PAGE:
Ude, Kasting win ninth annual Dancing with the Seymour Stars

Donning overalls, a red shirt, a red cap and a black mustache, Kevin Ude portrayed popular video game character Mario.

Wearing a pink tutu dress and white leather arm gloves, Heather Kasting resembled Princess Peach Toadstool, the princess regnant and ruler of the Mushroom Kingdom in the game.

From a dance with recognizable sounds from the game to rolling out on carts like they were in the video game Mario Kart, Ude and Kasting powered up the votes while competing in the ninth annual Dancing with the Seymour Stars on Saturday at Celebrations in Seymour.

Through their fundraising efforts leading up to that day and then more money coming in from the two performances, they wound up raising the most of the eight dancing duos.

At the end of Saturday night’s show, emcee Curt Nichols announced Ude and Kasting as the first-place finishers.

“I was literally speechless. I just yelled. I didn’t know what else to do,” Kasting said, smiling.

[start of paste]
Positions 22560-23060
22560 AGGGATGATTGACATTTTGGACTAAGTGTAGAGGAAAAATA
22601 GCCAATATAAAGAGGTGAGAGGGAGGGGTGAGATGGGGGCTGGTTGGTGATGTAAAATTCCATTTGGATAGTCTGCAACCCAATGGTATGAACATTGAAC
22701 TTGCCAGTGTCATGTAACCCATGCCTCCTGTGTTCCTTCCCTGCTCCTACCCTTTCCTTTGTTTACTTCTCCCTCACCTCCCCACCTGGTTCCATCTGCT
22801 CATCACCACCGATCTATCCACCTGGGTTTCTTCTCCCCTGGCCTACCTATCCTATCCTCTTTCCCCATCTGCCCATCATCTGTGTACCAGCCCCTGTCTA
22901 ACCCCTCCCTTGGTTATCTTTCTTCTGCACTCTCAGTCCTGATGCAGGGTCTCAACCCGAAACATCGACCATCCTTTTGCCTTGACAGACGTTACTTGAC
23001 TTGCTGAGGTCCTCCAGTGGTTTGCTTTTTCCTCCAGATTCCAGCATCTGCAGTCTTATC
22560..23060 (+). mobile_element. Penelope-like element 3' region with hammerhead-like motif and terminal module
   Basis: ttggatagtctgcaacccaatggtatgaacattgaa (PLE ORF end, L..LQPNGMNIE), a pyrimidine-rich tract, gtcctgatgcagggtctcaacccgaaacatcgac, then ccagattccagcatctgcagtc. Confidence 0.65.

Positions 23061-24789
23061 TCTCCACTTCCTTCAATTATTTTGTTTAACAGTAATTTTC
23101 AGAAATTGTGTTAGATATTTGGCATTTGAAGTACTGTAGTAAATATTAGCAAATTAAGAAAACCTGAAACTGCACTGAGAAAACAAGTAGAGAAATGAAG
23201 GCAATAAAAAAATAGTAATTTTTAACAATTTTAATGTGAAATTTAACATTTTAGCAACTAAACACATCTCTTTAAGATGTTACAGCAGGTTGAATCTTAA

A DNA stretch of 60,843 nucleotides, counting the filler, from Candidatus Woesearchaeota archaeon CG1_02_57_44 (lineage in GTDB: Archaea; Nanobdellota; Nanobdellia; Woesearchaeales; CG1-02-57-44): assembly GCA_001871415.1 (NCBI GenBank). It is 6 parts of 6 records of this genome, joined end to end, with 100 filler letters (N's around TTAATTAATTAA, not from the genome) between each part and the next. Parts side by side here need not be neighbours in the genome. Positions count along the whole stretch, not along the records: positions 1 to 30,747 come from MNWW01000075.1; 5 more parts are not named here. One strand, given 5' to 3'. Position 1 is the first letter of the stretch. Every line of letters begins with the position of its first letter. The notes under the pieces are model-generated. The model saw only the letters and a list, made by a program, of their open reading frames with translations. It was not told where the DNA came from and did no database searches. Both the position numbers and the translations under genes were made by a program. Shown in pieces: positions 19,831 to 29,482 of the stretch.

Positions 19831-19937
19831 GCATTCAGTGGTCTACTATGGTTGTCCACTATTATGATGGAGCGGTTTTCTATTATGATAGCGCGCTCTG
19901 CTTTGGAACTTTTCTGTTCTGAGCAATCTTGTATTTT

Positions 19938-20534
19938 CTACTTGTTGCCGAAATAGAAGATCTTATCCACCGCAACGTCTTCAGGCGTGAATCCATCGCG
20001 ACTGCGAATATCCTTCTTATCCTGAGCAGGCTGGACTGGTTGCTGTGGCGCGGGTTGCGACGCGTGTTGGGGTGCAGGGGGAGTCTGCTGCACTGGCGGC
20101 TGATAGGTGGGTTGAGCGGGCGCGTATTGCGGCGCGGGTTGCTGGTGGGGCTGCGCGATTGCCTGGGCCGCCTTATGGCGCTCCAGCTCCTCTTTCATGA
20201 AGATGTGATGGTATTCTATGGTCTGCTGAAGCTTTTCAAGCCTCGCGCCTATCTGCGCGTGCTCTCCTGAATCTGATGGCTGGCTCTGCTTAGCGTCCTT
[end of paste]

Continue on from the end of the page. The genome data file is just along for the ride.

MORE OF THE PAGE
“They announced who finished second, and I looked at her and I said, ‘Heather, I think we won,’” Ude said. “She goes, ‘No way. We didn’t.’”

While talking to the other contestants Saturday, Kasting said she didn’t think she and Ude had raised enough money.

“It surprised us both,” Ude said of being the top moneymakers.

“I will say that everybody back there, every single person that I talked to behind the stage was ‘It doesn’t matter how much we raise. We’ve raised enough money for these two wonderful organizations. If we win, great, but if not, we had fun doing it,’” Kasting said, as the money will be split between the Boys and Girls Club of Seymour and Seymour Main Street. “We raised a tremendous amount of money.”

Nichols said the fundraising total was around $102,000, bringing the nine-year total to $955,000.

Going into Saturday, Ude said he and Kasting had exceeded their goal of $10,000.

“So the fact that we heard $102,000 was awesome,” he said. “We had heard the best year ever was just over $100,000, and the fact that we went over $100,000 at all was amazing.”

The runners-up were Andrew Murphy and Andy Wolka, who did a re-creation of the popular “Chippendales Audition” skit on “Saturday Night Live” in 1990 featuring actor Patrick Swayze and comedian Chris Farley.

Coming in third place were J.T. and Lizz Patterson, who wore bright-colored outfits while they danced to a variety of classic 1990s tunes.